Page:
The only way I could get the data for the cost-utility analysis was to generate them myself. I therefore investigated the quality of life associated with permanent obstetric brachial plexus injuries and conducted a micro-costing analysis of a training programme for obstetric emergencies.
Can training programmes improve outcomes?
Although there are an increasing number of studies evaluating the clinical effectiveness of multi-professional training for obstetric emergencies, the evidence for improving outcomes and clinical results remains mixed. Some training programmes appeared to offer no benefit whereas some counterintuitively led to worse outcomes. However, there has been some evidence that training in obstetric emergencies does lead to improvements in clinical outcomes. For example, PROMPT (PRactical Obstetric Multi-Professional Training) has been associated with a 49% reduction in the number of babies with low 5-minute Apgar scores (the higher the score the better the condition at birth) and a similar reduction in the number of babies with brain injuries due to oxygen starvation. It has also appeared to avoid permanent obstetric brachial plexus injuries following sustained training.
What would be your key recommendation for reducing litigation costs in this context?
There are many factors that can influence and reduce the cost of maternity litigation. One way is to improve patient safety and reduce preventable harm during childbirth. My thesis adopted a system-level perspective to try and help achieve this. More investment to support maternity units in training their staff is crucial. The studies from my thesis have shown that training is not free but can be cost saving in the long run. However, the key will be to invest in evidence-based training programmes that have demonstrated improvements in clinical outcomes and not to waste resources on training with no or negative effects.
Medical indemnifiers have the financial resources and administrative capacity to support clinical staff in their pursuit for safer care. They can also help to coordinate the health system by using incentives and their system-wide contacts. We stand a better chance of making the widespread improvements in obstetric care that are required to reduce maternity litigation costs when the healthcare objectives are aligned through all levels of the health system.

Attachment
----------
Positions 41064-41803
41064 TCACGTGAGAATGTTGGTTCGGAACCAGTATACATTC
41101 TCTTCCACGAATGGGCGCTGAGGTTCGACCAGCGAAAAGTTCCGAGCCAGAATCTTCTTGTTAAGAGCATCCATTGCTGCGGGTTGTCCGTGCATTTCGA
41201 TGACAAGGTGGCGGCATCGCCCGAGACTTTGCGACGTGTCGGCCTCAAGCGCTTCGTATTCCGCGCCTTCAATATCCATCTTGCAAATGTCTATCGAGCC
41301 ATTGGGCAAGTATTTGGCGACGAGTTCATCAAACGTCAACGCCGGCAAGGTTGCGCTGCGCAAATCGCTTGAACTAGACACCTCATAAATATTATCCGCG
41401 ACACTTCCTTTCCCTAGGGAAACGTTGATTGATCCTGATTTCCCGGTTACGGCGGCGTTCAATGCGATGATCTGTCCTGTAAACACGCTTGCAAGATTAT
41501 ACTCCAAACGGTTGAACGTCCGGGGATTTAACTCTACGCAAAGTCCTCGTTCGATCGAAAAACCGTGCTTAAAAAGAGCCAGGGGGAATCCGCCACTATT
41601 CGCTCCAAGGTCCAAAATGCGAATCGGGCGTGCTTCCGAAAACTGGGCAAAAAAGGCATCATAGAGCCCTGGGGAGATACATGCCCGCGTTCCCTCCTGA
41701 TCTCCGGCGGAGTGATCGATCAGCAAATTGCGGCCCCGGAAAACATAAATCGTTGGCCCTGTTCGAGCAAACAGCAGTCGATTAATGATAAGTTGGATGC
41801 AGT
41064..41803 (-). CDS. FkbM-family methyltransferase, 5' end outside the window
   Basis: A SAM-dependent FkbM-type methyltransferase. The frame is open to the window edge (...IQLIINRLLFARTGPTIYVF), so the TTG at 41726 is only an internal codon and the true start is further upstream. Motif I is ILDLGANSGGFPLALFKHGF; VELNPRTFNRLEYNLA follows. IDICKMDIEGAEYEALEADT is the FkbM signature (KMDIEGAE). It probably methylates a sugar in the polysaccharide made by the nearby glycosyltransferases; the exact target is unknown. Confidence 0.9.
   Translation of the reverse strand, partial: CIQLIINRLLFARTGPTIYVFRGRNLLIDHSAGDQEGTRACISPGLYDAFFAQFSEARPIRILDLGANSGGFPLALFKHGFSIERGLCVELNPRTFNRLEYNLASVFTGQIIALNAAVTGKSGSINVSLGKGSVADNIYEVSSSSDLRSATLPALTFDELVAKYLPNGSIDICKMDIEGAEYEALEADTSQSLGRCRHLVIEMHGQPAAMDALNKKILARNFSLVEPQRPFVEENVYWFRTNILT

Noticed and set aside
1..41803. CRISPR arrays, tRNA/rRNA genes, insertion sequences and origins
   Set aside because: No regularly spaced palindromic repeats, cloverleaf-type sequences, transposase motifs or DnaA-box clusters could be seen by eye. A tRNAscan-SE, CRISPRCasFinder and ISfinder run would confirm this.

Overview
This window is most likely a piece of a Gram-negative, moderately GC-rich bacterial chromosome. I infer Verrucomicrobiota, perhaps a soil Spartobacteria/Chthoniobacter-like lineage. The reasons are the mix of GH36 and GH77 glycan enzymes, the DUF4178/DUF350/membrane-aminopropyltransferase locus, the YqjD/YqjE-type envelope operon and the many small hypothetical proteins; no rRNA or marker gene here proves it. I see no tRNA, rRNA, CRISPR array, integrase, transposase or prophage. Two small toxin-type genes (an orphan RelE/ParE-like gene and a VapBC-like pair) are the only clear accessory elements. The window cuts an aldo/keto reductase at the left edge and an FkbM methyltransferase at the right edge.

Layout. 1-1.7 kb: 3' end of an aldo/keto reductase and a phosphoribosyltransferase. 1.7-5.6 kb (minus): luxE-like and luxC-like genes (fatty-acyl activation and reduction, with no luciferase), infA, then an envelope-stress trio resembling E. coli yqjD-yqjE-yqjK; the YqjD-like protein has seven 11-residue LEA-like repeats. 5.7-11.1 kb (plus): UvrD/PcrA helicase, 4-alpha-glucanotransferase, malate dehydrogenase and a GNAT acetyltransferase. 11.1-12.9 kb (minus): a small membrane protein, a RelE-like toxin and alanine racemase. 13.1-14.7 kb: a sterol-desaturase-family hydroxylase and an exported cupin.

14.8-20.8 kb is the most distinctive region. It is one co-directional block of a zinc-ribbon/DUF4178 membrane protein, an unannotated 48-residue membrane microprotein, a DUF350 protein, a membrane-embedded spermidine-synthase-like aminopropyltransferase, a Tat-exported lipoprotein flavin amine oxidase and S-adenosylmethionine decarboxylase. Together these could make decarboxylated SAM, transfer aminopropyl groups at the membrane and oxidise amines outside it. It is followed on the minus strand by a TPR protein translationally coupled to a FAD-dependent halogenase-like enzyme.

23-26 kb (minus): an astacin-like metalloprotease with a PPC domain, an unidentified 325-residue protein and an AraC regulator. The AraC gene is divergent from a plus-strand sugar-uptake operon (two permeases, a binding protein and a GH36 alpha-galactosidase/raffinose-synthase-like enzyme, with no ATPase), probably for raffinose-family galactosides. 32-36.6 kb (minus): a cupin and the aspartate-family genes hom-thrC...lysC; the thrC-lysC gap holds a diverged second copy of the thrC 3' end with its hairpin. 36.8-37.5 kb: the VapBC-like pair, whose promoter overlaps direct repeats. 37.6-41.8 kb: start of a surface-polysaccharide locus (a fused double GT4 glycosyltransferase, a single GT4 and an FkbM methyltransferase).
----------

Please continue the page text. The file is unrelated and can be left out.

There are some more general recommendations for reducing preventable harm and litigation costs in our recent BMJ analysis.
As a medical doctor, how did you come to study health economics?
I studied economics at school and considered studying it at university, so my interest has been longstanding. The longer I worked in the NHS, the more I realised that the care that I was providing was shaped and influenced by cost, from the type of surgical equipment that we used or the medication that we prescribed through to the commissioning of services. Almost every aspect of patient care was determined by its value for money. As a frontline clinician, I was aware of this but had limited knowledge of the underlying decision-making processes. I decided to include a health economics component in my thesis as I wanted to learn about economic evaluations in healthcare, utility scores and QALYs. After completing my PhD, I feel that I have a better understanding of health economics and I hope this will enable me to contribute to conversations and decision-making regarding provision of healthcare services in future.